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Hello, my name is Judas Gutenberg and this is my blaag (pronounced as you would the vomit noise "hyroop-bleuach").


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Like my brownhouse:
   Ramona vanishes in the Adirondacks
Monday, August 6 2018

location: Twenty Ninth Pond, Essex County, New York

Considering that I was at the cabin on Twenty Ninth Pond, I got up surprisingly late, at around 10:00am. As usual when at the lake, I immediately made coffee (using two machines, one for Gretchen's decaf and another producing regular unleaded for me). For breakfast, I went down to the dock with a sesame seed bagel with all sorts of things in it, including a mediocre hummus containing enough cumin to impart a human body odor quality to the whole thing.

Meanwhile, Gretchen was still freaking out about the leeches that could be seen swimming around the dock. She was still blaming their presence on the unusually large and numerous patches of that spindly pond weed. I wondered if I could make the dock more pleasant if I removed as much of that weed from the adjacent waters. I found an implement in the basement that resembled a hoe but, instead of a single blade, it had four pitchfork-like tines. With that, I was able to gather up and remove all of the pond weed within reach. It was easy to hook the plant, but once on the tool, I had to tear it away with my hands. I piled the weed up on a exposed piece of granite on the shoreline nearby. With the weed all gone, there was no longer any place for the leeches to hide, and Gretchen could swim more or less in peace.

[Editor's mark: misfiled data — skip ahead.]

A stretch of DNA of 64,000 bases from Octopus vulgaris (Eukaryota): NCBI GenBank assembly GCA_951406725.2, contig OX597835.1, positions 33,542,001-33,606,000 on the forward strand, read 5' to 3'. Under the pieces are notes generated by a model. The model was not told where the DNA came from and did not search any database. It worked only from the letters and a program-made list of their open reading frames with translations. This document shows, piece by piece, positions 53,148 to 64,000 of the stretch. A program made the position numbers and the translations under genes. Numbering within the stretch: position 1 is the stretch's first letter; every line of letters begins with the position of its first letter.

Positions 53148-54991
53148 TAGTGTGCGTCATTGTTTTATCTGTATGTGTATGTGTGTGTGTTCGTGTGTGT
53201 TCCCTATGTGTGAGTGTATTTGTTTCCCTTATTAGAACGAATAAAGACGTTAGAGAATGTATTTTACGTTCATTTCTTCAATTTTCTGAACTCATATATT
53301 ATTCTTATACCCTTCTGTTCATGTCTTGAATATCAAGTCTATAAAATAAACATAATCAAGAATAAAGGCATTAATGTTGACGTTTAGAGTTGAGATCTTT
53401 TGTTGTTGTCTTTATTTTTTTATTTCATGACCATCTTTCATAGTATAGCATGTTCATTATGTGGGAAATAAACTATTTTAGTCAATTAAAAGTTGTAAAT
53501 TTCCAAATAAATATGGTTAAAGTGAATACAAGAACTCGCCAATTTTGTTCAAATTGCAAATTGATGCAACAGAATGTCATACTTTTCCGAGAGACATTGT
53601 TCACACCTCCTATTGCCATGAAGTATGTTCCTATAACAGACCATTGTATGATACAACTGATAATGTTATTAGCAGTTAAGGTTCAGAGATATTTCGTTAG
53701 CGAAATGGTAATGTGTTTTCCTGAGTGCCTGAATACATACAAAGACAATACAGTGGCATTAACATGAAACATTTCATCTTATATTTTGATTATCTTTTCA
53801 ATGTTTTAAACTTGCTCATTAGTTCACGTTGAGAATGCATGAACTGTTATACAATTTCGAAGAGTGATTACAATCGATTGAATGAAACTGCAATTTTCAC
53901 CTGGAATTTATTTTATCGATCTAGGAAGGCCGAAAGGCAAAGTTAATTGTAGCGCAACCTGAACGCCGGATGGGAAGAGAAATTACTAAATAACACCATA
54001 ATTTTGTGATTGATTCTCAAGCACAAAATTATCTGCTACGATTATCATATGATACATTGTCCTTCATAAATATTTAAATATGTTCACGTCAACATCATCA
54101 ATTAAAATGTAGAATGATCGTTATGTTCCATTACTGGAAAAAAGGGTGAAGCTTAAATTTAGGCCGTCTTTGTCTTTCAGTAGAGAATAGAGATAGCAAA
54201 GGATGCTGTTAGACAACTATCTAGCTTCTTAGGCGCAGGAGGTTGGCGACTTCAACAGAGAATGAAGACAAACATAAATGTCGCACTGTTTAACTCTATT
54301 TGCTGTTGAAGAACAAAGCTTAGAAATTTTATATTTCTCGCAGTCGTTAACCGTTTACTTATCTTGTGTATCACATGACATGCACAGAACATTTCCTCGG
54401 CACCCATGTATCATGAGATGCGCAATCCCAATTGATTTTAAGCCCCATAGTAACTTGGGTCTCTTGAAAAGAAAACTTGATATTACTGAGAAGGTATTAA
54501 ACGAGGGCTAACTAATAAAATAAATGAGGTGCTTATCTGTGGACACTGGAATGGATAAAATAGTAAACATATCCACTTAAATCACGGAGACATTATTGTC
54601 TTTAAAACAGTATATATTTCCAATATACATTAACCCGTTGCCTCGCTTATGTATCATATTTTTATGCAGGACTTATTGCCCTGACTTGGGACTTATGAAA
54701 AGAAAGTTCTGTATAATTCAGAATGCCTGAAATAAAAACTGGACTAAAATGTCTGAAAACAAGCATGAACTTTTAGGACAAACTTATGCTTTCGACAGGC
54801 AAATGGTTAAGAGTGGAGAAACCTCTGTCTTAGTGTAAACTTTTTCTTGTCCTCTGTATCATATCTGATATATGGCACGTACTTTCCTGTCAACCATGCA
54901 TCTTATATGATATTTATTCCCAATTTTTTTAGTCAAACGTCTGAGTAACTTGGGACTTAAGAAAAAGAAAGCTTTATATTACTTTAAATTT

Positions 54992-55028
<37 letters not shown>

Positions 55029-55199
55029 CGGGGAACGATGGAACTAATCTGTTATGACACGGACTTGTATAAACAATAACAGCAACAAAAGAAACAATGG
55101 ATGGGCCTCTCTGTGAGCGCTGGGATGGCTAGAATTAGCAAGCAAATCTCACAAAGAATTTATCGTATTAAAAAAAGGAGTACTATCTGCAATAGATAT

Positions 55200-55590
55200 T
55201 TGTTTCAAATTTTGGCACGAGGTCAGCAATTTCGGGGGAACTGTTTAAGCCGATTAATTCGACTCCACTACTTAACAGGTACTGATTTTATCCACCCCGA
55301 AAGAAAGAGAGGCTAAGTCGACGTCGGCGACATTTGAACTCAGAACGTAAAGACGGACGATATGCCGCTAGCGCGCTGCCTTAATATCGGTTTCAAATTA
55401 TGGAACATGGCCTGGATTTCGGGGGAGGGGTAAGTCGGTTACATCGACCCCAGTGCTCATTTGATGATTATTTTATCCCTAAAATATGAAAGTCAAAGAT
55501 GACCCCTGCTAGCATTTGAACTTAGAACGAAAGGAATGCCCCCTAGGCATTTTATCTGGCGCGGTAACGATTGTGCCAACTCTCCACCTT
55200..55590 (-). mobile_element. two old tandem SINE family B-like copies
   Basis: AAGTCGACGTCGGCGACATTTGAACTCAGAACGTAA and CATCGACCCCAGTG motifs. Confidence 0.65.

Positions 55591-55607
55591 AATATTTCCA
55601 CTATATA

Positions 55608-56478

On several occasions today, I set out in the kayak to look for the elusive habitat of the Venus flytrap. I found sundews encrusting surfaces all along the edge of the pond (particularly the waterlogged trunks of fallen trees), and though these looked similar to venus flytraps (and might indicate where they would be most likely to be found), I already knew about those.
At one point I got Ramona to join me on a kayak mission up into the northeast lobe of the pond while Gretchen was swimming there. As I neared a massive floating trunk along the eastern shore, Ramona decided to jump off the kayak and onto that trunk. But she slipped and fell into the lake, forcing her to swim some distance before she could land along a rugged piece of coastline. It was so rugged that she soon had to get back into the water just to get around massive blocks of granite. Ultimately, though, she was able to walk most of the way back to the cabin.

I'm not a strong swimmer, so most of my enjoyment of a lake requires watercraft. Today, though, I discovered a boogie board in the basement, and this allowed me to hurl myself off the dock into the water with no concern for my safety. (Normally I try to avoid such cold shocks, but the water wasn't especially cold.) I'm not as concerned about leeches as Gretchen is, but having seen so many, it was hard to put them completely out of my mind.